Topeka A Shawnee County judge dealt a setback last week to efforts by the state pension system to reduce the retirement benefits of educators who take time off from their teaching jobs to work as leaders of their local teachers union.
The ruling in favor of Nancy Fritz, a recently retired librarian with the Shawnee Mission School District, effectively reaffirms a longstanding practice in most of the state's larger school districts that allows teachers to continue earning service credit toward their retirement even when they are working full time tending to union business.
It also flatly rejected a relatively new legal policy of the Kansas Public Employees Retirement System, which argues that such teachers are really union employees and thus should not be entitled to accrue state-funded retirement benefits.
Fritz vs. KPERS opinion ( .PDF )
"I think there’s an assumption that somehow working on issues which have a connection to a local association — negotiations processing and so forth — those all, in my mind, provide a direct benefit and direct service to the employer," David Schauner, general counsel for the Kansas National Education Association, said in a telephone interview.
But KPERS spokeswoman Kristen Basso said the new policy grew out of a Legislative Post Audit report in 2015 that said auditors had identified seven teachers who were being awarded service credit improperly while working for their professional associations.
Of those seven educators, Basso said, one was later found to have actually worked and earned the service credit. One other chose not to appeal the reduction in service credit. But five other individuals, including Fritz, chose to appeal KPERS' decision.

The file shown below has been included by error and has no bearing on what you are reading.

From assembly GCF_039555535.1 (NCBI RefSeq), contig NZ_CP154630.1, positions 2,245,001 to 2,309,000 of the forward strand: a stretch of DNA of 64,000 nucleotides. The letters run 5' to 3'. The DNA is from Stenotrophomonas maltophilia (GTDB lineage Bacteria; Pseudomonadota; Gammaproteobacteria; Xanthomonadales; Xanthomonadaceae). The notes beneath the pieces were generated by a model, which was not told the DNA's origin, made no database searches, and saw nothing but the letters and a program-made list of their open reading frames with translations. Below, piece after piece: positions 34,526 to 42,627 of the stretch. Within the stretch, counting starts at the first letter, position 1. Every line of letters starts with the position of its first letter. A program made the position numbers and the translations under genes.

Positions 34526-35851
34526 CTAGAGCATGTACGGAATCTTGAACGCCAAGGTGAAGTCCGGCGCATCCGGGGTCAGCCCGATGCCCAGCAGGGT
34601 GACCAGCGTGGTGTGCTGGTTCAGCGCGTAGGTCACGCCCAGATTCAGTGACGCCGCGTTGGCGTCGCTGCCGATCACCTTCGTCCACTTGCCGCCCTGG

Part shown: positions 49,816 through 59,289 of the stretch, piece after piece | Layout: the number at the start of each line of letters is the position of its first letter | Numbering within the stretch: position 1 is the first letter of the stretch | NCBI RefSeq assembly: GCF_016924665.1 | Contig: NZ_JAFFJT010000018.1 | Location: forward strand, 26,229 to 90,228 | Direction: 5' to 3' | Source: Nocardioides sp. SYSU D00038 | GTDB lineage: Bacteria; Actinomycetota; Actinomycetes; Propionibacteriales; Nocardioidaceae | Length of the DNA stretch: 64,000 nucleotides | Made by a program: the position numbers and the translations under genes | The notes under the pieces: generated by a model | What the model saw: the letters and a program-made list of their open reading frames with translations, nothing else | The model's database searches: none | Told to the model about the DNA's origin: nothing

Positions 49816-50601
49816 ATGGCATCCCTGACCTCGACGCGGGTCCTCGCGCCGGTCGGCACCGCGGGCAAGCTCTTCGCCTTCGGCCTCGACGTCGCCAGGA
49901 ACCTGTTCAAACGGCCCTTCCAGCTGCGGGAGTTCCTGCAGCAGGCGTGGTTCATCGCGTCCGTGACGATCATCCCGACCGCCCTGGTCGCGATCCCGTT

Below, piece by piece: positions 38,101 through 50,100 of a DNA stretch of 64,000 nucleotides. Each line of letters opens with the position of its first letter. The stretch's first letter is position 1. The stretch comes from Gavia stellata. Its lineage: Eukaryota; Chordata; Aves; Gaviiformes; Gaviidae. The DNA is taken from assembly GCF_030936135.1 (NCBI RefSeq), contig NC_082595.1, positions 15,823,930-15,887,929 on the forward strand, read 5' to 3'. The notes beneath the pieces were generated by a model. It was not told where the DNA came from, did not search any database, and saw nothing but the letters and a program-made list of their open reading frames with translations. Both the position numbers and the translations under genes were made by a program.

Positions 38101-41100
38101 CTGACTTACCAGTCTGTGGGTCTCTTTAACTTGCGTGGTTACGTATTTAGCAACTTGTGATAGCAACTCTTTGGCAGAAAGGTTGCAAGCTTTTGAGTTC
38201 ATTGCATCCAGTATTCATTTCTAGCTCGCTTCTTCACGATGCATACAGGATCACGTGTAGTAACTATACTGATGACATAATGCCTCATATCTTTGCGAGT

Fritz's was the first case to reach a judicial decision. Other cases involving the Wichita, Olathe and Blue Valley school districts are still pending, Basso said.
According to court records, Fritz was employed by the Shawnee Mission school district from 1975 through 1986 and again from 1993 through 2015. Her official job title during those periods was "professional employee."
During her last five years, however, she also served as president of NEA-Shawnee Mission, the local collective bargaining unit that is affiliated with KNEA. During that time, she was officially on a leave of absence from her duties as a librarian so she could tend to union business, and the union reimbursed the district for the cost of her salary and benefits, which included employer contributions into her KPERS account.
When Fritz retired in August 2015, she received a letter from KPERS saying that she was not entitled to receive service credit for those five years, a decision that effectively cut her benefits by $789 per month.
During an administrative law proceeding, Fritz's attorneys presented affidavits from two former Shawnee Mission superintendents who stated that she was an employee of the district during that time. But an administrative law judge rejected those affidavits and upheld KPERS' decision to deny the service credit for those years.
Fritz then appealed that administrative decision to Shawnee County District Court.
Under KPERS rules, employees are eligible to receive full benefits when their total number of "points," defined as their age plus years of service, add up to 85 or more. Thus, each year, employees earn two points, one for their age and one for the year of service.
KPERS argued that because the union was reimbursing the district for the cost of Fritz's salary and benefits meant that she was really a union employee. But in a 17-page decision Wednesday, Aug. 9, District Judge Evelyn Wilson rejected that argument, saying the source of funding for the job was irrelevant to defining an employee under the state's public pension statutes.
She noted that during those five years, Fritz had a contract with the district defining her job duties, and that she had a district-issued ID card, email address and access to the district's computer network.
She also rejected KPERS' argument that being on a leave of absence from her duties as a librarian made Fritz ineligible to earn service credit because she was, in effect, serving the district in another capacity.
Basso said KPERS is consulting with its tax counsel to decide how it will move forward, but the agency has not yet decided whether it will appeal the ruling.